Surviving the Perils of Being a Writer
Writers are some of the most courageous people I know. It takes bravery, self-confidence, and sometimes a cocktail or two, to not only write and finish a book, but to put it out to the world to critique.
The publishing world can be brutal. But I’ve learned a few things that have helped immensely to keep writing and to enjoy the whole thing as much as humanly possible. It all comes down to differentiating between self-doubt and self-awareness. One always and only tears down. It exists to defeat and destroy. The other? It builds up and gives the capacity to be a lifetime learner.
Every writer can be plagued by it from those writing their first words to seasoned, “platinum” authors.
“Stephen King has sold 350 million books but he still fears failure, he tells Rolling Stone: ‘I’m afraid of failing at whatever story I’m writing – that it won’t come up for me, or that I won’t be able to finish it.’”
Everyonedoubts and has some anxiety, we are human after all. There is a lot of noise out there and when you get overloaded on social media, you see hundreds of authors who are winning awards, doing cool events, getting fabulous blurbs… And when you’re struggling with self-doubt, it can turn into, “I’m not good enough. I’m not enough.” This is self-doubt. When you finally see the red flag of something tearing you down: change course. Get rid of it. It’s toxic and completely fruitless. Go for a walk. Take some deep breaths and look at something beautiful. Do some push-ups. Whatever. Change course and throw it in the trash.
Ah, but we still need to learn and grow. We want to be better writers when we are 99 than when we were 98 and so on. Self-awareness can look at mistakes and what others are doing, and make suggestions for growth. Out of all that noise, was there one thing that’s been niggling at you that you need to improve upon? Is there a new idea for an event you’d like to try? Great! Those thoughts are constructive and they build you up (even if there are moments that sting).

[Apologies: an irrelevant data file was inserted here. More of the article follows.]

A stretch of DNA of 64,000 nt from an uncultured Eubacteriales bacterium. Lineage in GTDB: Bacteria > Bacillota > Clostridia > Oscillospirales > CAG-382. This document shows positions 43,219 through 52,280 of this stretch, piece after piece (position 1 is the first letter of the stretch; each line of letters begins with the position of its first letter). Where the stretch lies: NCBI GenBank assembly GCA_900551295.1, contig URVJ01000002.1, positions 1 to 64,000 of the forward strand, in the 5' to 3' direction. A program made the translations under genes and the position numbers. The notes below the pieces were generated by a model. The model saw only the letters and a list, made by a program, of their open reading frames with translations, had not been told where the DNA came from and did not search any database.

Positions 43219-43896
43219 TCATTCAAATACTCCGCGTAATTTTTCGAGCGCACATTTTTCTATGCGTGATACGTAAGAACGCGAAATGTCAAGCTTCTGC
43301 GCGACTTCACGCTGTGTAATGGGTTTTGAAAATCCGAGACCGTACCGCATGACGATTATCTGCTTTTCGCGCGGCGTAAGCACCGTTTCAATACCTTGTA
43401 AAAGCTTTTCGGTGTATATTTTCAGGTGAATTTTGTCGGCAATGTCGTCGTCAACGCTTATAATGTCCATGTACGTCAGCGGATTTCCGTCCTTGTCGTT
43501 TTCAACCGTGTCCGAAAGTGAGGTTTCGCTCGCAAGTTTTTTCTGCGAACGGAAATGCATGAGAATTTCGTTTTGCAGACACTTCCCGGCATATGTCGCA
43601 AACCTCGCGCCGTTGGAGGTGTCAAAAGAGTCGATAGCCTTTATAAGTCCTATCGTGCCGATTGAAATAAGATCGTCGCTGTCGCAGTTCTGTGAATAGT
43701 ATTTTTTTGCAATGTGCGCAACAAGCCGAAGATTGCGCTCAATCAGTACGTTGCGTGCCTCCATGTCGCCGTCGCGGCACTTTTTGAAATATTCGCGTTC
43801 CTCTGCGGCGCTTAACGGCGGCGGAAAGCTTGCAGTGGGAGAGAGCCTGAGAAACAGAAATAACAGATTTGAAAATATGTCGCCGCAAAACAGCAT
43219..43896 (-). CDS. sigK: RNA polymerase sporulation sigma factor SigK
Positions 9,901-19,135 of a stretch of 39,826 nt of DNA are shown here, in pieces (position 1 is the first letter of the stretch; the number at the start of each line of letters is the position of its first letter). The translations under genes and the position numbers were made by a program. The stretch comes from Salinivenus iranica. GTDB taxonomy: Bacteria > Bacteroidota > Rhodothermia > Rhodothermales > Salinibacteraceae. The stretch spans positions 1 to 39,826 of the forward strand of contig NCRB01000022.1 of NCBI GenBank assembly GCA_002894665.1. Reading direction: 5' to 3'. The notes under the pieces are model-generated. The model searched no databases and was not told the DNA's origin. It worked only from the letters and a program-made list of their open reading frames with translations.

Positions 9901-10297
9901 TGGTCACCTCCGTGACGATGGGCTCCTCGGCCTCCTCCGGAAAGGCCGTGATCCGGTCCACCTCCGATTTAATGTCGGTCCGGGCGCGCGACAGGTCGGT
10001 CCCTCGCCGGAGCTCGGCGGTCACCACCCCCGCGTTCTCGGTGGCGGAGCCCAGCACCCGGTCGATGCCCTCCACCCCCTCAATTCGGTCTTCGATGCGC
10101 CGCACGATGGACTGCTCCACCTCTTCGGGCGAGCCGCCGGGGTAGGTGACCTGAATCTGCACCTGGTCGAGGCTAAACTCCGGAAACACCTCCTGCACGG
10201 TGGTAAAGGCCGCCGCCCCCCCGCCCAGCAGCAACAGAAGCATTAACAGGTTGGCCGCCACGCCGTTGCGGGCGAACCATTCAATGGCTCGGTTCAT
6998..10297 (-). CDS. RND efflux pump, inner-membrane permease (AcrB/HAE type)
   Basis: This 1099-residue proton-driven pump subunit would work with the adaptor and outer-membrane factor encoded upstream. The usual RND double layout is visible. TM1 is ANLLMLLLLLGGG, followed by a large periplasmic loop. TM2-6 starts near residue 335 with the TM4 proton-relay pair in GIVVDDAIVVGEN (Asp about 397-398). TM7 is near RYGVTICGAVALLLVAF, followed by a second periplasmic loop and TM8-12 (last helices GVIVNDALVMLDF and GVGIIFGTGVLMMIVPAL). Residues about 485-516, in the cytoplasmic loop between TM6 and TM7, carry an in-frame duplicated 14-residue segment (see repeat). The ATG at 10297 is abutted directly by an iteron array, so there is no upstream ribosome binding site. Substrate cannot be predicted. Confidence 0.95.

The discipline of remembering WHY
I start my workshops on creativity and writing with the audience creating two lists based on two questions:
- What do you love about writing? All aspects of it, from the writing to the career.
- What do you find extremely difficult about writing (and all its aspects)?
When you struggle with self-doubt, an extremely powerful weapon is remembering why you write and what you love about it. Essentially, it’s a list about gratefulness. Creating a discipline of gratefulness is one of the most potent strategies for being a happy and content person. Go back to that list every day. Write notes for yourself. Let that be what drives you.
You don’t have to do this alone. I wish I’d known this earlier! The mystery writing and reading community is so supportive. Not many entertainment industries are, but I’ve felt that the authors truly root for each other. Take advantage of that. Get involved in Mystery Writers of America or Romance Writers of America. Sisters in Crime. A local writing group. Go to a book conference. Don’t wait until you have something published (like I thought you had to do). That is where you make connections with authors, readers, agents, and editors, and it’s where you learn valuable writing lessons.
You’re not alone in all this. In fact, I’d love to hear why you love writing and what you find particularly difficult. Send us some comments! We’d love to chat and root you on. Keep going. You got this.
Love this reminder that doubt is okay…..
Yes! There is a big difference between the two. I’m at that point where I’m transitioning from excitement at having finished my book to doubt since I’ll be shopping it around soon. Thanks for the good article.
Right?! Shopping it around can bring up so many doubts. I have reviews starting to come in for my next book and MAN am I sweating bullets!! LOL Every time. Never fails. And that’s why we need each other;-).
I love being in the company of Stephen King!
This theme is why I’ve appreciated MissDemeanors❤️ Working alongside others is priceless. Reminds you that the struggle is real, yet surmountable.
Whenever doubts creep in, I remind myself to trust–trust the process, trust my strengths as a writer, trust the “magic” that brings every book together in the end.
I love that, Alyssa! It’s true. There is a process to trust and there really is a magic. I like that reminder:-). I always try to remember how much I love reading, too. The best writers are the best readers and we really do know what we like. I still like rereading my work in the editing process. The editing gets tedious, but I love my characters and the stories. I even still laugh out loud at some of their antics.
Sending a book into the world feels a little like putting a child on the kindergarten bus and watching it disappear around the corner.
EXCELLENT analogy. It’s really something.
Great article. Thank you. The right message just when I needed it 🙂